When you create a Google Cloud project, you are the only user on the project. By default, no other users have access to your project or its resources, including Google Kubernetes Engine resources. Google Kubernetes Engine supports multiple options for managing access to resources within your project and its clusters using role-based access control (RBAC).
These mechanisms have some functional overlap, but are targeted to different types of resources. Each is explained in a section below, but in brief:
Kubernetes RBAC is built into Kubernetes, and grants granular permissions to objects within Kubernetes clusters. Permissions exist as ClusterRole or Role objects within the cluster. RoleBinding objects grant Roles to Kubernetes users, Google Cloud users, Google Cloud service accounts, or Google Groups (beta).
If you primarily use GKE, and need fine-grained permissions for every object and operation within your cluster, Kubernetes RBAC is the best choice.
IAM manages Google Cloud resources, including clusters, and types of objects within clusters. Permissions are assigned to IAM members, which exist within Google Cloud, G Suite, or Cloud Identity.
There is no mechanism for granting permissions for specific Kubernetes objects within IAM. For instance, you can grant a user permission to create CustomResourceDefinitions (CRDs), but you can't grant the user permission to create only one specific CustomResourceDefinition, or limit creation to a specific Namespace or to a specific cluster in the project. An IAM role grants privileges across all clusters in the project, or all clusters in all child projects if the role is applied at the folder level.
If you use multiple Google Cloud components and you don't need to manage granular Kubernetes-specific permissions, IAM is a good choice.
Kubernetes has built-in support for RBAC that allows you to create fine-grained Roles, which exist within the Kubernetes cluster. A Role can be scoped to a specific Kubernetes object or a type of Kubernetes object, and defines which actions (called verbs) the Role grants in relation to that object. A RoleBinding is also a Kubernetes object, and grants Roles to users. In a GKE user can be any of:
- Google Cloud user
- Google Cloud service account
- Kubernetes service account
- G Suite user
- G Suite Google Group (beta)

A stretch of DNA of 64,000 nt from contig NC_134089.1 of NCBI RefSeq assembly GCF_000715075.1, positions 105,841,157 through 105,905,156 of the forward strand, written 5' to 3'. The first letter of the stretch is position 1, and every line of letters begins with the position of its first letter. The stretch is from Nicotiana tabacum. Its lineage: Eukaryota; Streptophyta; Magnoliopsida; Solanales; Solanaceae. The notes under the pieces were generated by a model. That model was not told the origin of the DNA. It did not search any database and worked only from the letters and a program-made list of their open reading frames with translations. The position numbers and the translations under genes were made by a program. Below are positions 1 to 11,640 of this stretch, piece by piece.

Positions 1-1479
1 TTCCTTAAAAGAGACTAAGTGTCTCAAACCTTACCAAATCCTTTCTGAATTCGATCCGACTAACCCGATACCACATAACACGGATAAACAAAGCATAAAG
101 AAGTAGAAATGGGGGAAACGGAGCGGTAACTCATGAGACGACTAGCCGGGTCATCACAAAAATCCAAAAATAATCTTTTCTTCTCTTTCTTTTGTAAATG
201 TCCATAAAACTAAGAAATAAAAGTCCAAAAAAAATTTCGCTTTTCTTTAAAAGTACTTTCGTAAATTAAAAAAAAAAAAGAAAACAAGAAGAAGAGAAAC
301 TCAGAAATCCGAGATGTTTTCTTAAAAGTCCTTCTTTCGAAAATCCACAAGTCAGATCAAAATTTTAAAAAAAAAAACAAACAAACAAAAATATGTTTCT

To learn more, refer to Role-Based Access Control.
IAM allows you to define roles and assign them to members. A role is a collection of permissions, and when assigned to a member, controls access to one or more Google Cloud resources. Roles fall into three broad categories:
- Basic roles provide coarse permissions limited to Owner, Editor, and Viewer.
- Pre-defined roles, such as the pre-defined roles for GKE, provide finer-grained access than basic roles and address many common use cases.
- Custom roles allow you to create unique combinations of permissions.
A member can be any of:
- Google account
- Service account
- Google group
- G Suite domain
- Cloud Identity domain
An IAM policy assigns a set of permissions to one or more Google Cloud members.
You can also use IAM to create and configure service accounts, which are Google Cloud accounts associated with your project that can perform tasks on your behalf. Service accounts are assigned roles and permissions in the same way as human users.
Service accounts provide other functionality as well. To learn more, refer to Creating IAM Policies.
IAM interaction with Kubernetes RBAC
IAM and Kubernetes RBAC work together to help manage access to your cluster. RBAC controls access on a cluster and namespace level, while IAM works on the project level. An entity must have sufficient permissions at either level to work with resources in your cluster.
- Read the GKE security overview.
- Learn how to use Kubernetes RBAC.
- Learn how to create IAM policies for GKE.
- Learn how to use IAM Conditions for load balancers.